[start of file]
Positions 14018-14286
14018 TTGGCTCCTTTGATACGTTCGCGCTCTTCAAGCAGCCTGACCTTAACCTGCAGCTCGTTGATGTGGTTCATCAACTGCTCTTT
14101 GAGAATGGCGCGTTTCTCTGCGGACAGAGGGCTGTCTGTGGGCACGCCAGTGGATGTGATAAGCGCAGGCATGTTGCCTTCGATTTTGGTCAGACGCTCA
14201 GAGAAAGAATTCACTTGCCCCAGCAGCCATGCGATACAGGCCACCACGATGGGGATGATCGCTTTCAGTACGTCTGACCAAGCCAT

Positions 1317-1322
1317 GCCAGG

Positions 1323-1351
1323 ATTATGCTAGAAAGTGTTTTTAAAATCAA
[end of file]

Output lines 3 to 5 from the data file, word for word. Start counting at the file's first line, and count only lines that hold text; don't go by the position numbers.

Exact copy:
14101 GAGAATGGCGCGTTTCTCTGCGGACAGAGGGCTGTCTGTGGGCACGCCAGTGGATGTGATAAGCGCAGGCATGTTGCCTTCGATTTTGGTCAGACGCTCA
14201 GAGAAAGAATTCACTTGCCCCAGCAGCCATGCGATACAGGCCACCACGATGGGGATGATCGCTTTCAGTACGTCTGACCAAGCCAT

Positions 1317-1322